If you would have asked me what I knew about textiles one year ago, I would have been able to sum up my knowledge in just a few sentences. A little more than a year on, fabric occupies my every waking moment, and even visits me in my dreams. Fibers, textures, weaves - silks and linens and cotton - the sound of the looms clacking – fabric and everything about it has become more than my job – it is a love affair.
When we first dreamt up The Fabric Social, our mission was simple: find a market for the hand-loomed products women across conflict affected Northeast India create.
Having spent some time developing projects that provide resources, equipment and training to marginalised women weavers, it became clear something was missing – no one was selling anything. The local market was a glut of the same products well meaning NGO and government programs had aided women to create. Women would spend all day on a loom, sit through endless training programs and still be rationing meals for her family.
But in the face of a market wrecked by constant insecurity, and corruption, and poverty, and loss and everything in between – Northeast India’s women have never laid down. They work all day, putting their hand to whatever brings the chance of a small income. They pick up the pieces when family members are lost, or disabled through pointless violence. They take to the streets with torches at night to protect and keep watch. They organize protests in whispers and text messages. Some even tire of state abuse and indifference and join the armed struggle.
So, I guess it would be fair to say that our mission was a serious one. I wanted to do something that genuinely helped to create an opportunity for the women I knew who worked so hard, and had so much strength and for who something as simple as selling the fabric she made would mean so much. For the fabric itself, I had little idea how important it would become.
That all changed one year ago I when moved to Assam, India with nothing but an idea and about ten changes of clothes. Since then I have been completely immersed in fabric - but still endlessly inspired by the women who make it.
My affair with fabric started when I met Kaberi Beidu, seri-culture expert, master community mobiliser and also one of only two woman involved in the ongoing Peace negotiations between the United Liberation Front of Assam, and the Indian government.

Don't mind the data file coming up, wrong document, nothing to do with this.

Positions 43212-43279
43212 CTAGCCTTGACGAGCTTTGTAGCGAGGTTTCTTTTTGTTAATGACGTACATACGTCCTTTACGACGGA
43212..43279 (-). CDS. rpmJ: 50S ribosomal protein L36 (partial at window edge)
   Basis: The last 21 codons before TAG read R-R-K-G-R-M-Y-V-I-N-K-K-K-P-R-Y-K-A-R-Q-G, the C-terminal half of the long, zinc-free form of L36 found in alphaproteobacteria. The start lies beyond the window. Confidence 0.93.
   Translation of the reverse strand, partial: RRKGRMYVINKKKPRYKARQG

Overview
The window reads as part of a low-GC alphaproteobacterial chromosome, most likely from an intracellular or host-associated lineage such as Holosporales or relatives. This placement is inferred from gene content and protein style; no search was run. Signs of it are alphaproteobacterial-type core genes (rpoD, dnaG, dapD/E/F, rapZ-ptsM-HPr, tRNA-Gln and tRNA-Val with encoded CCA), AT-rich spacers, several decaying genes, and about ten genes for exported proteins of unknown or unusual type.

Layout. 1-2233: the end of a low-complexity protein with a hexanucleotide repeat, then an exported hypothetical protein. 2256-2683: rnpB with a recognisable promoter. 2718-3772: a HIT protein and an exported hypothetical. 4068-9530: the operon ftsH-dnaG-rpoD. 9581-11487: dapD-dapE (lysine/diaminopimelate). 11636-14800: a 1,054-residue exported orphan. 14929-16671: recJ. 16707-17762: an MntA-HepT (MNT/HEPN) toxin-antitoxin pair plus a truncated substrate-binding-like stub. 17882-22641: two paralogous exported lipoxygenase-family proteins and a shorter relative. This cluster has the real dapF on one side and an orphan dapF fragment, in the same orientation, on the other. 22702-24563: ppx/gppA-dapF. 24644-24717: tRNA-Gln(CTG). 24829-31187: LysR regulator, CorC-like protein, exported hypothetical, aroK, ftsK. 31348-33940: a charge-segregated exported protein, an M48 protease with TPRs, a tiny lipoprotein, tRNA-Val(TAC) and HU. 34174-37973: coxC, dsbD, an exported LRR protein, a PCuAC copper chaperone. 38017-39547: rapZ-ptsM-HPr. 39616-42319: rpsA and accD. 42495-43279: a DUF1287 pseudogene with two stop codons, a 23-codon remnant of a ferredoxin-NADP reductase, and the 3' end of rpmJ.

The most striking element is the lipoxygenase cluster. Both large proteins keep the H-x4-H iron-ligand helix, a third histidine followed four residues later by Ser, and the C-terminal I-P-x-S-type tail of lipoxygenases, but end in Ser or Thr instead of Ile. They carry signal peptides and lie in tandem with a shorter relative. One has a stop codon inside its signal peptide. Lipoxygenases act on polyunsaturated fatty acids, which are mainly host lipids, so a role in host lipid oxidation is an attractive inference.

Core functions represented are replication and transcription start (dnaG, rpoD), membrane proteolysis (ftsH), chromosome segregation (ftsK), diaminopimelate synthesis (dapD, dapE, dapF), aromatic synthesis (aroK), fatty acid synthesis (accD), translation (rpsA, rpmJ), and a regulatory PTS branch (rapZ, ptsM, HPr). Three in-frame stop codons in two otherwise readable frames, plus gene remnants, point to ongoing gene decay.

With Kaberi, I spent months travelling between Guwahati, the capital of Assam, and the picturesque rural villages where tea, rice and silk are the life-blood of the local economy. We met with weavers, and I learned the delicate complexities of using the great wooden looms used to create the fabric. I visited silk producing villages, drank countless cups of tea, and chatted with the women who nurture the silk worms and spin the silk yarn. We sat and talked around great big tables piled with rolls and rolls of fabric. I got to know the native silks of the Northeast – the fine gold muga silk, the tough ghisa waste silk, and my new love – eri-silk.
Eri is soft, and cottony, and unlike any silk I knew. Eri is a kind of ahimsa silk – meaning ‘compassion’ and ‘non-violence’ because it uses sustainable and non-violent production methods. Tended like precious babies, the eri worms are protected and cared for right through to metamorphosis. When they finally transform and spread their wings, the discarded cocoons are bundled up and taken away to be spun into silk.
As I got to experience the entire process of creating eri-silk, I also got to know the women behind it. The women who nurture the little eri babies in unassuming mud-thatch houses, and in bedrooms, and anywhere they can be kept safe from predators. The women who plant and tend the castor tree plants the eri eat. The women who cut and spin the yarn by hand, and of course, the women who weave it. The entire process takes months and months of hard work and care, and supports countless livelihoods.
Over the months sitting with those piles of yarn and fabric, and with the help and expertise of the women who produced it, we underwent trials and errors until we finally developed the fabric featured in our very first collection.
Taking the softness, and texture of hand-spun eri we blended it with a fine khadi-cotton – a yarn born out of the Swadeshi movement against British rule and a national a symbol of peaceful resistance and self-reliance. Two soft creamy coloured yarns, steeped in India’s rich histories, and peaceful traditional practices – cultivated and finally woven together by the incredible women of Assam.
We decided to call our very first collection Bija, which literally means seed, but describes re-birth and metamorphosis. Bija is a beginning, but it is one inextricably tied to history. It is an opportunity for renewal, for small acts of creation to usher out too many decades of destruction.
Back when The Fabric Social was just an idea, conceived and teased out on hot, dusty Delhi evenings – we knew we wanted to create with a beautiful story. I could never have imagined just how beautiful that story would be. Our mission still feels as serious as it did way back when, the only difference is now it is lightened by the simple joy that spending everyday with textiles brings.
Sharna is the Co-Founder of The Fabric Social, a social enterprise working exclusively with conflict-affected women. The Fabric Social work to transform one of the greatest causes of poverty: armed conflict. You can shop, donate, or get involved here.